This is the editorial note to TNI Vol. 15: Weed. View the full table of contents here.
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I head up the executive branch; we’re supposed to be carrying out laws. And so what we’re going to need to have is a conversation about how do you reconcile a federal law that still says marijuana is a federal offense and state laws that say that it’s legal.
When you’re talking about drug kingpins, folks involved with violence, people who are peddling hard drugs to our kids in our neighborhoods that are devastated, there is no doubt that we need to go after those folks hard... it makes sense for us to look at how we can make sure that our kids are discouraged from using drugs and engaging in substance abuse generally.
— Barack Obama, official response to White House petitions to legalize marijuana
If the high didn’t solve whatever it was that was getting you down, it could at least help you laugh at the world’s ongoing folly and see through all the hypocrisy and bullshit and cheap moralism.
— Barack Obama, Dreams from My Father
According to White House Drug Czar Gil Kerlikowske, it’s “clear that we’re in the midst of a serious national conversation about marijuana.” What it means to be in the midst of a national conversation — whether that conversation be on guns, race, or weed — no one really knows, except that it indicates an ideological stalemate that policymakers would rather not address. But with voters in Washington and Colorado moving to legalize — over the halfhearted objections of their Democratic officials — American drug policy faces the biggest sea change since Richard Nixon began the war on drugs more than 40 years ago.
If we’re going to have a big family meeting about weed, then we’ve got some places to start, as with Volume 15 we glance behind the bead curtain at America’s relationship with marijuana. Any conversation about marijuana policy has to start with the vicious effects of criminalization, so Natasha Lennard interviews sociologist Harry Levine on what he calls a national scandal on par with nuclear disaster. Justifying 700,000 annual arrests, 70 percent of them of people under 25 and 60 percent black and Latino, marijuana possession laws are the the U.S. police state’s practical foundation. Levine questions whether reform compromises will get to the root of the problem or further entrench the racial discrepancies that already characterize the law’s enforcement.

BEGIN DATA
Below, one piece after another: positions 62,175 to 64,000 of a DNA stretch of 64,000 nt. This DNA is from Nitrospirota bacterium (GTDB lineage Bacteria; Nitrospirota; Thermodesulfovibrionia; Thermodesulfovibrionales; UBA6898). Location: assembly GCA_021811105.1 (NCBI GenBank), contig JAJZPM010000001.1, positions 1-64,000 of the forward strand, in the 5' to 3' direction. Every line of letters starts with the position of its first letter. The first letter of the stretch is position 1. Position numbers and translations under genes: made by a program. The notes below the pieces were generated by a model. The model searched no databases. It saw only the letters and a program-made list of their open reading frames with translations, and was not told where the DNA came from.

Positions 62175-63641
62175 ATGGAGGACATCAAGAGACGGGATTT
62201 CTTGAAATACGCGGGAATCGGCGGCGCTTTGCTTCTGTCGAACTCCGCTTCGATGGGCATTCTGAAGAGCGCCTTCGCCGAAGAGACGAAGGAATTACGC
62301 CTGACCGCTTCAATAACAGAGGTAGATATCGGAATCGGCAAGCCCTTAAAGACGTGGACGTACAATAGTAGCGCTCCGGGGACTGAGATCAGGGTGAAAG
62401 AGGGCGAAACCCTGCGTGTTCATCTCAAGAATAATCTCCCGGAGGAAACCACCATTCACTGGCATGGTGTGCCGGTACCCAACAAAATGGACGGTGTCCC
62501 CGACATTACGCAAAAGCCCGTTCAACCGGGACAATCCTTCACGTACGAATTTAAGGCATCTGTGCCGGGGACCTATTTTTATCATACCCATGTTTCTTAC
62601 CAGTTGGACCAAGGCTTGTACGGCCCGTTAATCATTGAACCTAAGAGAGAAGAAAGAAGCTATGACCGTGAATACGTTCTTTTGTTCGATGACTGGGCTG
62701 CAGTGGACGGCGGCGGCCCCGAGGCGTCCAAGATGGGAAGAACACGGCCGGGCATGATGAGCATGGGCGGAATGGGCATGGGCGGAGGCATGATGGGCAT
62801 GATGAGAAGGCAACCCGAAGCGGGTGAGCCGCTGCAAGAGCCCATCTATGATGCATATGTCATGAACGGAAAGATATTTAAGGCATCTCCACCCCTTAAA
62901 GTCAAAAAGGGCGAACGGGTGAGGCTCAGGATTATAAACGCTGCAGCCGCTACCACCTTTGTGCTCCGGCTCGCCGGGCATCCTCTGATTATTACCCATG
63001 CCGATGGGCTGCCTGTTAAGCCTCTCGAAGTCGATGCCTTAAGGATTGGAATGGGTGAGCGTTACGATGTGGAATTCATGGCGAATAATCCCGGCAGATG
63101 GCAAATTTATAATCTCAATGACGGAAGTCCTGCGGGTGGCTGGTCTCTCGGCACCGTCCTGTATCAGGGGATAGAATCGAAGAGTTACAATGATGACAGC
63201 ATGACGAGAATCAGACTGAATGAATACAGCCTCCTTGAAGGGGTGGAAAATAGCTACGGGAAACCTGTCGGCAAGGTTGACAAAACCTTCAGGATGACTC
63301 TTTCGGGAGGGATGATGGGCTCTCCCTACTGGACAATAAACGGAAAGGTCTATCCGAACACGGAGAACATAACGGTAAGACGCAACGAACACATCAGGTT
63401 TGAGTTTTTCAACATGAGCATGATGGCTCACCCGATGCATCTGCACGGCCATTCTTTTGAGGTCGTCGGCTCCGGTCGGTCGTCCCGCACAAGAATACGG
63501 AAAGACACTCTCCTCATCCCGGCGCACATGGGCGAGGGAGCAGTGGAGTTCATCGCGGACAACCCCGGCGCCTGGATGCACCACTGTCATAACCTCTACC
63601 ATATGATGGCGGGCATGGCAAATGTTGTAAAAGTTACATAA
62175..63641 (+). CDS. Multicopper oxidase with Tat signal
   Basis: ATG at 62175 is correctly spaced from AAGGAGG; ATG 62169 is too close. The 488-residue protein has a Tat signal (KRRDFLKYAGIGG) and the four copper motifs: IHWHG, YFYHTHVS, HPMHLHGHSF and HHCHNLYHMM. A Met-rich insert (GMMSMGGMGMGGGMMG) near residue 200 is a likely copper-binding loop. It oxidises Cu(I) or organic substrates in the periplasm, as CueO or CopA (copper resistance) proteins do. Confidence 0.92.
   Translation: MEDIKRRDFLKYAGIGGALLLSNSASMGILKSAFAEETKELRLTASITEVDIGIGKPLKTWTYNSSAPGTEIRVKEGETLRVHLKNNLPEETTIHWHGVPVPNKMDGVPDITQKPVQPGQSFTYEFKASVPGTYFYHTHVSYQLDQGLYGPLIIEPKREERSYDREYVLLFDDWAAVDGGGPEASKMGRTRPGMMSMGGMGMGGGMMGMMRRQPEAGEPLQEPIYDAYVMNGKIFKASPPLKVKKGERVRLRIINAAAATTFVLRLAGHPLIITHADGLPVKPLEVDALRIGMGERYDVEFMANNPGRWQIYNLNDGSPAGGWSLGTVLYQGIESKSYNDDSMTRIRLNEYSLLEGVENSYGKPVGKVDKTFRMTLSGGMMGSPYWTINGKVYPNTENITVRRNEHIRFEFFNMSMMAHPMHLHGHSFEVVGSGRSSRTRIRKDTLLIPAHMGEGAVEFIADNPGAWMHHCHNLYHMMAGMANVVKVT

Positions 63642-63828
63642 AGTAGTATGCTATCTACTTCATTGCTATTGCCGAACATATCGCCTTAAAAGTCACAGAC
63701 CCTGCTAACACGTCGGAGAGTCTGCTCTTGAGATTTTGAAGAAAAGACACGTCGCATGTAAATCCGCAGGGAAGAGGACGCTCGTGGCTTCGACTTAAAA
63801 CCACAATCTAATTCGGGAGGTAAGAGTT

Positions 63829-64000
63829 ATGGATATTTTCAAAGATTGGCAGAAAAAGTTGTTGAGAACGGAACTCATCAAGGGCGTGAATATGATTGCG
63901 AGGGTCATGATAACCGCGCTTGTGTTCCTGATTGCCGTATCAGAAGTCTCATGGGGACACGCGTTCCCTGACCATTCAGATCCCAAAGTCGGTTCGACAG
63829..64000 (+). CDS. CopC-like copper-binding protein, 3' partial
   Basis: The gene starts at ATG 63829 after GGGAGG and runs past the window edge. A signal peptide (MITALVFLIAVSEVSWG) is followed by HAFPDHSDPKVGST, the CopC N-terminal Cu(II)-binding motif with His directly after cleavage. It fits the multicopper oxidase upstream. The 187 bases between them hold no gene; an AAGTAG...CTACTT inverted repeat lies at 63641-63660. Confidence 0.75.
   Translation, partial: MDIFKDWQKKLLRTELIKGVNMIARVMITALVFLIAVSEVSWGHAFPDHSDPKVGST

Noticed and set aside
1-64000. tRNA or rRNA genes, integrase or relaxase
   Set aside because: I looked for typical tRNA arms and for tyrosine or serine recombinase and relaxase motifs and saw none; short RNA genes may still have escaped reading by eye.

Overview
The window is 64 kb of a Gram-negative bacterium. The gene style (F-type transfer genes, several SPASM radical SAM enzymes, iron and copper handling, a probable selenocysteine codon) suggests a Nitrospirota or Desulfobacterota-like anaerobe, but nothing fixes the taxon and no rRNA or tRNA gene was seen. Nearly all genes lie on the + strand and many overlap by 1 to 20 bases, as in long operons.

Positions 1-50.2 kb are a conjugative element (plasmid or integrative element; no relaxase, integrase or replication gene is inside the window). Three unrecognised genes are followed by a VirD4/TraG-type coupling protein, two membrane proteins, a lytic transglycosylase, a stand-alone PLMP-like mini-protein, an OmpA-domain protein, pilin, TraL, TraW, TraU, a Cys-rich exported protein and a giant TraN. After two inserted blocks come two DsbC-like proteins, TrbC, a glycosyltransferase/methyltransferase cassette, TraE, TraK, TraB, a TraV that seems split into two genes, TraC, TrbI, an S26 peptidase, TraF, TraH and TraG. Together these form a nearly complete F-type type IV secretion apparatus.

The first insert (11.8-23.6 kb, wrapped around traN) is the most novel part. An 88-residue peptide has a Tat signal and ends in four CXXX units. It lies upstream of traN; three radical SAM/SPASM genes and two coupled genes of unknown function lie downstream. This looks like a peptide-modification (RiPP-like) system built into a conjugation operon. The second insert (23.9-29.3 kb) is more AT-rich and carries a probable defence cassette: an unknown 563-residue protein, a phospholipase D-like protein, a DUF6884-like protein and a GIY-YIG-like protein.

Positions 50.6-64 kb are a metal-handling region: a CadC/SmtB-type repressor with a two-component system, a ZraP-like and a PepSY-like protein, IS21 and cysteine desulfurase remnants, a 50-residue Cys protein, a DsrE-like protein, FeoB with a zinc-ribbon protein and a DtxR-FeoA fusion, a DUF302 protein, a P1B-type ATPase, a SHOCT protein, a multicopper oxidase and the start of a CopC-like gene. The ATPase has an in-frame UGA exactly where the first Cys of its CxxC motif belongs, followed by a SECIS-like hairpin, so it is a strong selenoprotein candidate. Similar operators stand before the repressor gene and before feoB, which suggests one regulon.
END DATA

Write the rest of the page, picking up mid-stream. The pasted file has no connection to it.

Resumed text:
Marijuana legalization has already had some unintended and unexpected consequences, even for non-smokers. Laurel Braitman talks with veterinarian Andrew Springer Browne on why Washington and Colorado are seeing more pets with THC poisoning, learning that getting your dog high is not nearly as cool as it sounds. Meanwhile, Danielle King goes behind the scenes with a successful dealer, whose client base and market could be headed for some changes. When Americans can buy weed at clean, well-lit dispensaries, what will happen to the dude now taking your orders? But as long as smoking dope is a crime, we want our readers to know the law and the best practices for dealing with the police, which is why we have a supplement from privacy rights advocate Kade Crockford.
Though much practiced, the tradition of watching movies and television while stoned has gone drastically under-theorized. Teen lifestyle advice guru Dr. Teens remedies this dreadful error with a phenomenological investigation of stoned cinema that goes beyond the predictable stoner genre picture. And if you’ve ever wondered how strains of bud get names like Cat Piss or Alaskan Thunderfuck, Whitney Mallet’s history of pot nomenclature has answers. Finally, lest we leave the past too far behind, Andrew Beccone of the Reanimation Library digs into the archive for the hippies, scientists, and peddlers of moral panic of 20th century weed culture.
In the reviews section, Aaron Bady looks at the newly translated novel The Tuner of Silences, by Mia Couto, and asks if the term “magical realism” does world literature any good. It’s No Good, suggests the title of the Russian poet Kirill Medvedev's new book, referring to something else entirely. In his review of Medvedev’s first English-language collection, Zack Friedman appreciates the poetry but less the politics of this “first post-Soviet writer.”
There’s a zero percent chance that America is going to have any chat about weed without some giggles. Laughter isn’t just an effect of the drug; it’s the only rational response to a president who belonged to the smoking club “Choom Gang” and says he truly believes we should still imprison people for getting high. Here in New York, Michael Bloomberg jokes to the cameras about inhaling and enjoying it even as he uses prohibition to justify a street war against the city’s black and brown youth. So long as gay marriage corners the market on liberal self-righteousness, policy makers can still get away with laughing off pot. But if the president was right and weed helps you see through hypocrisy, bullshit, and cheap moralism, America is going to have to be as stoned as hell for this national conversation.